Loading

50°F

51°F

53°F

49°F

53°F

50°F

48°F

56°F

53°F
NEWS STORIES

Accused Child Enticer Says He Didn't Do ItSubmitted: 07/03/2012
RHINELANDER - The Tomahawk man accused of child enticement says he didn't do it.

It's not even time for Abel Jump to enter a plea yet, but he's telling the court he didn't participate in the illicit Facebook conversation with a 16 year old that's landed him in jail.

"My client reiterates and affirms the fact that he did not participate in any of these messages," says Mary Hogan, Jump's Defense Attorney.

Jump's attorney argued for lesser bond because his Facebook account was hacked. He claims he didn't send these messages to the girl. Assistant District Attorney Scott Moller says Jump's account was hacked days after the documented conversation. And his statements to police warrant a high bond.

"He said if the bond were not reduced that the judge would be the first person he would come after," says Detective Sergeant Shannon Murray from the Oneida County Sheriff's Department.

Judge O'Melia was troubled by the challenges of actually identifying a person online.

"It's very sketchy what occurred. I still have issues regarding the identification. That'll be an issue ultimately I guess for the trier of fact if it ever goes to trial," says Judge O'Melia.

Judge O'Melia ruled to keep bond set at $1,500. Assistant District Attorney Moller says they'll have to work around the private nature of online conversations to prosecute this case.

"It does present some technical issues we'll have to surmount. Frankly, most cases of enticement-type nature, or with a sexual nature, any type of that connotation, usually do occur in private. People don't tend to make overtures in public," says Moller.

The alleged victim's father just wants Jump off the street.

"He's a predator to all young children regardless of age at this point in time. I think if he can message a 16 year old such explicit messages on Facebook, what would he do to an eight or nine year old," says Randy Webie.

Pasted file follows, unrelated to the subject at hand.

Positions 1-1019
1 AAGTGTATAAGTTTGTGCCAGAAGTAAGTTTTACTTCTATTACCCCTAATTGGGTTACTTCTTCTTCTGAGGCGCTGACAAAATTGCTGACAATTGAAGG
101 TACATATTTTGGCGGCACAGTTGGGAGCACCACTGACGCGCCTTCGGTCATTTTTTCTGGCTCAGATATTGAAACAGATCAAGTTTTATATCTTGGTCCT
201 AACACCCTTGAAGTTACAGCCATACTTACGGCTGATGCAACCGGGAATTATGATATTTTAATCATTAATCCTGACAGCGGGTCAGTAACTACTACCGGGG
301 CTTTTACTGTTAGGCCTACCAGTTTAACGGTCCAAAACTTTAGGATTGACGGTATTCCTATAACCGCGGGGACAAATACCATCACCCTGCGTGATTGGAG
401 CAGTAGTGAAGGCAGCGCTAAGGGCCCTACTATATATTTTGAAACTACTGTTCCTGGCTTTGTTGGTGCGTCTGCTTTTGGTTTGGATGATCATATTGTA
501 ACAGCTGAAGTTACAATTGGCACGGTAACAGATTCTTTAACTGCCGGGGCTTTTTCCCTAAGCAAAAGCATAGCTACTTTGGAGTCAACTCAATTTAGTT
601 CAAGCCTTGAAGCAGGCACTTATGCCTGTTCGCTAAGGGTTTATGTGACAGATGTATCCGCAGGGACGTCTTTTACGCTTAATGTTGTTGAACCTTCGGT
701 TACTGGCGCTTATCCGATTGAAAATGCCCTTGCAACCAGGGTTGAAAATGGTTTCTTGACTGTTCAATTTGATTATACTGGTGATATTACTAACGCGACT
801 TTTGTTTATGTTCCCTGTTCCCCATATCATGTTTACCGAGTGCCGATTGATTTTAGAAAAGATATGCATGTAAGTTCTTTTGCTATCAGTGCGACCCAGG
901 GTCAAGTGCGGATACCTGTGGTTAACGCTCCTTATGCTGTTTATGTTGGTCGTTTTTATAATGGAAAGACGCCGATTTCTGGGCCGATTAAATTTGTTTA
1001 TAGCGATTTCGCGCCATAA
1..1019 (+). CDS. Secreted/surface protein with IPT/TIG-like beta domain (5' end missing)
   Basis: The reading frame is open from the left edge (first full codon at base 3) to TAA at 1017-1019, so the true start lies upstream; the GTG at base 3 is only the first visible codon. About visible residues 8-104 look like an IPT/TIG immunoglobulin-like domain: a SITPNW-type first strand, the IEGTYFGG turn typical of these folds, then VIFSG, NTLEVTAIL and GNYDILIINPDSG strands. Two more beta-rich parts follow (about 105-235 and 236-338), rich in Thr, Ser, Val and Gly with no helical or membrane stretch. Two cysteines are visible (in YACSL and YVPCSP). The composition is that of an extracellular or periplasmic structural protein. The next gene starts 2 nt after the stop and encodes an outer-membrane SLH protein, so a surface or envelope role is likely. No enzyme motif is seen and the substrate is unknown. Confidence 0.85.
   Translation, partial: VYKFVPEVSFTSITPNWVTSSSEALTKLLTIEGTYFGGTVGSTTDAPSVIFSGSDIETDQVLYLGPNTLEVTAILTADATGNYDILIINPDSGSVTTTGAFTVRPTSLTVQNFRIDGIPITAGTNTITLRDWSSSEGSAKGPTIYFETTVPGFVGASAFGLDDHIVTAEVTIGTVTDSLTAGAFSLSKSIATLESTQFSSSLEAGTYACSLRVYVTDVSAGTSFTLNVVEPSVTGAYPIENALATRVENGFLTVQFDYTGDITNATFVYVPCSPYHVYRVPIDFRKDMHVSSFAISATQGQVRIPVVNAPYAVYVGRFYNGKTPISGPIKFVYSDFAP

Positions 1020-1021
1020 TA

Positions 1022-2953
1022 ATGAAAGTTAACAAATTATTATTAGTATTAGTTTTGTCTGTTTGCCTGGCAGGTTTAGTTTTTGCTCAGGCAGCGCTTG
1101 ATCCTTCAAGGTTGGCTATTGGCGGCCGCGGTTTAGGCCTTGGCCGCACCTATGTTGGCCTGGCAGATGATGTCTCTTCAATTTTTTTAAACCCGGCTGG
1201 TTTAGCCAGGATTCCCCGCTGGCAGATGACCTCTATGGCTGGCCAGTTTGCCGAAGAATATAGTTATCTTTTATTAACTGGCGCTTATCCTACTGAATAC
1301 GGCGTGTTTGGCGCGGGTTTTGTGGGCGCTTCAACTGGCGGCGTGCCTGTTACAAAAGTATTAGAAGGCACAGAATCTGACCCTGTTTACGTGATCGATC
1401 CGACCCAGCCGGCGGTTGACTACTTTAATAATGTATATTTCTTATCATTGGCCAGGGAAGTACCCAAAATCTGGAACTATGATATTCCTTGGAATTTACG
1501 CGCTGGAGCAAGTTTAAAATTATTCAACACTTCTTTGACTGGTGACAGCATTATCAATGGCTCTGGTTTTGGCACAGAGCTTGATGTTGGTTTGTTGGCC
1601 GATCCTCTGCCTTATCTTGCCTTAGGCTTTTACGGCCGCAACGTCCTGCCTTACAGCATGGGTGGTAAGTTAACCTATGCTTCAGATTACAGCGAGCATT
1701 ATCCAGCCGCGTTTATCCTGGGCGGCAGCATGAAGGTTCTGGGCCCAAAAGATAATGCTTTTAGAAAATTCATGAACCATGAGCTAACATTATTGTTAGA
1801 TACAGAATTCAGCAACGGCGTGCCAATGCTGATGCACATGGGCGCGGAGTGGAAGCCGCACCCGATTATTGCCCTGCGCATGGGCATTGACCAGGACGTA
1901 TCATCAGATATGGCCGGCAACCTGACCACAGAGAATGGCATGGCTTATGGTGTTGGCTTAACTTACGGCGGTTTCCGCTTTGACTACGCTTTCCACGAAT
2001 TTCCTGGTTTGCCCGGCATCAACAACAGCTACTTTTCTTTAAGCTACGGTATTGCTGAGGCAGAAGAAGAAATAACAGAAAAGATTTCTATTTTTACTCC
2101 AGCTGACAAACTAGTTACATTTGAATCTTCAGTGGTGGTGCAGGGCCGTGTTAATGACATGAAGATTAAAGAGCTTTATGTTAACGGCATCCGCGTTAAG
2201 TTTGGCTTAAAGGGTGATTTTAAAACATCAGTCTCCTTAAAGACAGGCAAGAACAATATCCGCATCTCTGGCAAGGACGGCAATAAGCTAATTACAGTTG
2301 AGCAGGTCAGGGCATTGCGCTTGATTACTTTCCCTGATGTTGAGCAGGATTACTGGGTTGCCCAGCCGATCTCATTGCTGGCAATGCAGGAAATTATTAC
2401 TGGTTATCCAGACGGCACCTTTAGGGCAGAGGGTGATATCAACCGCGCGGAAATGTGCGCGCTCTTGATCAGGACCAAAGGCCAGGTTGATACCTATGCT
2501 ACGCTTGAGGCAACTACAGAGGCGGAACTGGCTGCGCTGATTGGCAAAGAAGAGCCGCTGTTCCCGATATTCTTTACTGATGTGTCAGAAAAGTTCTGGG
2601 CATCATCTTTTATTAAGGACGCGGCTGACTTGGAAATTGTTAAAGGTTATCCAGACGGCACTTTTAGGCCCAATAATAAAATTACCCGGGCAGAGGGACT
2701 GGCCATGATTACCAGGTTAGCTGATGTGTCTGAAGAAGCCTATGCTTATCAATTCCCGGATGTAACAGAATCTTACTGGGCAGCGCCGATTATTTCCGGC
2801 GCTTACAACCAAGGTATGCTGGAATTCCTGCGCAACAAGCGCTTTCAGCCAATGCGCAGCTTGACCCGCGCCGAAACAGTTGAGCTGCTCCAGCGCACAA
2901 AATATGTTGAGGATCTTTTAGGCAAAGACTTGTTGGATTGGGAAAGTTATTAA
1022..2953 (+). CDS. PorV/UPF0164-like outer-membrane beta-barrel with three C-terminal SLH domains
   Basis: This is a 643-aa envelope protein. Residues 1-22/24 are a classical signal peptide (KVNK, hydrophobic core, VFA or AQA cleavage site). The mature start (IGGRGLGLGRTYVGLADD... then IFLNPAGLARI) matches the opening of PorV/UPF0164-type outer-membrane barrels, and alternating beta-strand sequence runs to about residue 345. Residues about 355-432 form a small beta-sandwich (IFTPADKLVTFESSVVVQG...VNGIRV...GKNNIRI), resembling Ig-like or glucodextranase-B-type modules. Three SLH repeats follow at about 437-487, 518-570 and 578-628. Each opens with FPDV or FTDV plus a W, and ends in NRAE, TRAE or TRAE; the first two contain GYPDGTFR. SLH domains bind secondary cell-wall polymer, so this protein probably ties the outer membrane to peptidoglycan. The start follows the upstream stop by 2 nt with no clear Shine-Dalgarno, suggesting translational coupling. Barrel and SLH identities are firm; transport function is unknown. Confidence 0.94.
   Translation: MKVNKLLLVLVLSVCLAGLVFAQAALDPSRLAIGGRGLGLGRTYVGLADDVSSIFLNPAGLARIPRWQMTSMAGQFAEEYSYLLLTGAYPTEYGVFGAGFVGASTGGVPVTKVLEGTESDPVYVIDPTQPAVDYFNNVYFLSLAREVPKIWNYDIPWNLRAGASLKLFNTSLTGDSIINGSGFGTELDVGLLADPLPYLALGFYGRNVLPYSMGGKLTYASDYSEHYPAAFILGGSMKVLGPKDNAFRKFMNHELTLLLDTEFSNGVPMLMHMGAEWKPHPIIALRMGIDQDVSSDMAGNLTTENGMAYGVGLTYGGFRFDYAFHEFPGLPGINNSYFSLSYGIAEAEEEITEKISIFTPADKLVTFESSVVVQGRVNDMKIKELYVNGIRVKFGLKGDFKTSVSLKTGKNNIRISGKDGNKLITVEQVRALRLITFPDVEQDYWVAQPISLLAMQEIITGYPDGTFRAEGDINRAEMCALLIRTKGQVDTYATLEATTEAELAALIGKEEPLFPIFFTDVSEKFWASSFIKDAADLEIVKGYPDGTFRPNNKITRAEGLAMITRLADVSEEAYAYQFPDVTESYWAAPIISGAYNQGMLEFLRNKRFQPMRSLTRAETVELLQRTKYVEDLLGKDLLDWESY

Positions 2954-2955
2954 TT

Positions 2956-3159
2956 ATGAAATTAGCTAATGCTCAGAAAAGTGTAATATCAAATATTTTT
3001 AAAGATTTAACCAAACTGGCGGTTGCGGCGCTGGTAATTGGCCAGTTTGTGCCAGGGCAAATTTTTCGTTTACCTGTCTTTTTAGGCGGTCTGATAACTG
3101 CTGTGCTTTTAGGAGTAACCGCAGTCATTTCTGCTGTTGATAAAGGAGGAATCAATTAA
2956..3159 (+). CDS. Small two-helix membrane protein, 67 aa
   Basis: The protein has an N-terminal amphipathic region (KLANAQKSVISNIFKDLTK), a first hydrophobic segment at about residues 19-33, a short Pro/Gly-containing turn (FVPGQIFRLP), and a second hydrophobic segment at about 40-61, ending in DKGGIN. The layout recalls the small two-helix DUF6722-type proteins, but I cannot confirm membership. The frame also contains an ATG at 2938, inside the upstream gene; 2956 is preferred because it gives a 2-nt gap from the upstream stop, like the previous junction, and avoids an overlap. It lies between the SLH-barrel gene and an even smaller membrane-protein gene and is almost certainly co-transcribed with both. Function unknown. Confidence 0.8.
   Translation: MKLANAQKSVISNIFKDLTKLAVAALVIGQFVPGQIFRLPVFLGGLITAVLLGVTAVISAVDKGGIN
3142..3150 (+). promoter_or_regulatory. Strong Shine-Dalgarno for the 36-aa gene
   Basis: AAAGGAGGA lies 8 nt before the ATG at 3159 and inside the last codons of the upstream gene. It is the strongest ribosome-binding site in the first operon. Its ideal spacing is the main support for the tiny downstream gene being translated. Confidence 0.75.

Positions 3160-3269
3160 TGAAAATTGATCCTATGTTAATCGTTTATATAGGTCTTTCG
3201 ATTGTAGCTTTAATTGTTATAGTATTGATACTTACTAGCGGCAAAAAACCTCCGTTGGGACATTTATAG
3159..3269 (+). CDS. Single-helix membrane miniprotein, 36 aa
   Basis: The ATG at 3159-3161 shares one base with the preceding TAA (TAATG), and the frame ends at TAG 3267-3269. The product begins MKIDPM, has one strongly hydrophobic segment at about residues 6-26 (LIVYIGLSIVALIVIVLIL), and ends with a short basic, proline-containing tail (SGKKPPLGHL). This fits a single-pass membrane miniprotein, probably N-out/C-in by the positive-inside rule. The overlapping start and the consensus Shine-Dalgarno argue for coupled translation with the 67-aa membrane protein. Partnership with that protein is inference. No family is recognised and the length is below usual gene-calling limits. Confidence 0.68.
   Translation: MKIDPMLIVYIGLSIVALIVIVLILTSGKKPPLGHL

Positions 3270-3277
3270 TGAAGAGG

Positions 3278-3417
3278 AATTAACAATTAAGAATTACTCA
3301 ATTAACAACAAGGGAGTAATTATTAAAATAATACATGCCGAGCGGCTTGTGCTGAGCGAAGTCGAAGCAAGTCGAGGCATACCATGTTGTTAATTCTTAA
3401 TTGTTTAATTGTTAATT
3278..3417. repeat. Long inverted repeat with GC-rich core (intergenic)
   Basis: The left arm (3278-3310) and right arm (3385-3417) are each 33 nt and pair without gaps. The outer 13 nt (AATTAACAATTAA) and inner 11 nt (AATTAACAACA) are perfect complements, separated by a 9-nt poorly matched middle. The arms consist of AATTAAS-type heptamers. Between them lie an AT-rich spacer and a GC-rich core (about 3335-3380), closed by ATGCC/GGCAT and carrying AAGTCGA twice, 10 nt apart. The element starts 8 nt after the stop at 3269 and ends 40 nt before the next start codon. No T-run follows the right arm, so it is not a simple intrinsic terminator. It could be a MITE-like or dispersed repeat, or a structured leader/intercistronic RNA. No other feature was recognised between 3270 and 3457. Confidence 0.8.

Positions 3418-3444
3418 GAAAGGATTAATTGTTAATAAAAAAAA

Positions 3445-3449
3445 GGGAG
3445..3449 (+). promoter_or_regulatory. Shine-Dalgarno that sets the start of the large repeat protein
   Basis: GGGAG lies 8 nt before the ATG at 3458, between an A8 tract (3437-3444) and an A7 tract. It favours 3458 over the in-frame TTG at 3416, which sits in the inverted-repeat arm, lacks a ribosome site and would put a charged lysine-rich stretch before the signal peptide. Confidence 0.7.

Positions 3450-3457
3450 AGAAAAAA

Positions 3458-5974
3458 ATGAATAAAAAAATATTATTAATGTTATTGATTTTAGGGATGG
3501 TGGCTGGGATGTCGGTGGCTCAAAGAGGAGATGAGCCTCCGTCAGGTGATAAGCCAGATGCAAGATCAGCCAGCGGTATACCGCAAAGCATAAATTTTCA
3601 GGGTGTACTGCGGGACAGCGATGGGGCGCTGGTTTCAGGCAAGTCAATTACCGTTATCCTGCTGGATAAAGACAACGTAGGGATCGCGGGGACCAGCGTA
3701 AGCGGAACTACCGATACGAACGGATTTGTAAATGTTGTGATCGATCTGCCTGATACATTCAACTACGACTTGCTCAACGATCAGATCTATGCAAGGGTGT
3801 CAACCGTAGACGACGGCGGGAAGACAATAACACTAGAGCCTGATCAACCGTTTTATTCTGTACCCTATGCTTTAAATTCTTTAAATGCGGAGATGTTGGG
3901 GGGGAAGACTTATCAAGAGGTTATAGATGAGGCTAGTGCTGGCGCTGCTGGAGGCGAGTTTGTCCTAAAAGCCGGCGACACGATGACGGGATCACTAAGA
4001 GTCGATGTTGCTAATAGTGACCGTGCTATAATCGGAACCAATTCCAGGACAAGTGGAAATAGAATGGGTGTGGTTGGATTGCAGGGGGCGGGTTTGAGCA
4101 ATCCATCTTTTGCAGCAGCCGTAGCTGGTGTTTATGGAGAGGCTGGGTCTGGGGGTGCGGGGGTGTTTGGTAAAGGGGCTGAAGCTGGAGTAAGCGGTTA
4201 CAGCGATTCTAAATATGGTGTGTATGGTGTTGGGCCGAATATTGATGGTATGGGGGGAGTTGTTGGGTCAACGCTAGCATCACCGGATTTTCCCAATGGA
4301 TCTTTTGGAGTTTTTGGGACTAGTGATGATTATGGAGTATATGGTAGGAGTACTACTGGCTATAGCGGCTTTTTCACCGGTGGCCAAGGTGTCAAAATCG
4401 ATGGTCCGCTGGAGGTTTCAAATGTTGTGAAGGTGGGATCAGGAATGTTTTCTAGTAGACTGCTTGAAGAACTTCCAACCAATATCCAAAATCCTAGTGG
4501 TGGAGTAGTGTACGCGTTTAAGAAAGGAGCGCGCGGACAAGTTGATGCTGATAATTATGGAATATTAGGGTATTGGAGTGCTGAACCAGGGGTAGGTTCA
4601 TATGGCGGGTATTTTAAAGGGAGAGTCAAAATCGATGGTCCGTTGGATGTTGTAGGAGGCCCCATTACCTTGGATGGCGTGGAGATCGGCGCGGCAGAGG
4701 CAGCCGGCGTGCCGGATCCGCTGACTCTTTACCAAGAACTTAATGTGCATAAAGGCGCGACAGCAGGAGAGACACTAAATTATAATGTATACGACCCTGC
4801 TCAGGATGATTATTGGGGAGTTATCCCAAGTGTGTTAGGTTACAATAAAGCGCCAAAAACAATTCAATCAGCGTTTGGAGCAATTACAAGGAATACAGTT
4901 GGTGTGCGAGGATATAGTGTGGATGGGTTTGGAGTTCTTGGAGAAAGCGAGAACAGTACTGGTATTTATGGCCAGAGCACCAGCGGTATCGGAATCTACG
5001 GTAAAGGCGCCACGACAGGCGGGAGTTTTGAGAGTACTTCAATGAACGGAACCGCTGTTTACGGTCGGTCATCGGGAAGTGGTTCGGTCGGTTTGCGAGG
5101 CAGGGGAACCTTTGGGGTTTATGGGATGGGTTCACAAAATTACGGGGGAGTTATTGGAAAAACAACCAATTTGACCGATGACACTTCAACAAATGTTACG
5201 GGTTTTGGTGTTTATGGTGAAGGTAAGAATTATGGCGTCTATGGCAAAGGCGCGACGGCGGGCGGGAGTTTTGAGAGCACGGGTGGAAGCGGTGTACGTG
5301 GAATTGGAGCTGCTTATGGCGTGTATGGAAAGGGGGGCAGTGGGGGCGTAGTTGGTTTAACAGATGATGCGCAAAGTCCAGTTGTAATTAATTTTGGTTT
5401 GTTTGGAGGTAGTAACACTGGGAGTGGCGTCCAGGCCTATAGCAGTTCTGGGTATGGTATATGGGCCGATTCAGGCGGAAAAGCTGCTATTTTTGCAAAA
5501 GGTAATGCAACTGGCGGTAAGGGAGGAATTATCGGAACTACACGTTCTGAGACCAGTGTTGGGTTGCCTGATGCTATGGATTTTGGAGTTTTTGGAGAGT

Jump is still in custody because he wasn't able to post the $1,500 bond. He'll be back in court for his preliminary hearing Thursday.

Story By: Lyndsey Stemm

Text Size: + Increase | Decrease -
 Print Story Print Story | Email Story Email Story
Sponsored in part by HodagSports.com





 IN OTHER NEWS
80-year-old dies after getting hit by trainSubmitted: 07/28/2014

Play Video

WISCONSIN RAPIDS - An 80-year-old woman died Sunday in Wisconsin Rapids after getting hit by a train.

Police say Joyce Huber, 80, died at the scene.

Huber tried to cross the tracks and was hit by a Canadian National Railway train that was going south.

Police say the railroad crossing safety arms and lights were working.

They also say the train's horn was working.

+ Read More
Wisconsin man gets 9.5 years for drunk drivingSubmitted: 07/28/2014

MILWAUKEE - A Wisconsin man has been sentenced to nearly 10 years in prison for leading police on a drunken driving chase that ended in a near-fatal crash.

The Journal Sentinel reports (http://bit.ly/1nSZKzi ) 41-year-old Kevin Hutchins Jr. of Milwaukee reached speeds of 100 mph during a seven-mile police chase. Deputy Scott Griffin was critically injured when Hutchins' vehicle bounced off of a barricade and smashed into his squad car.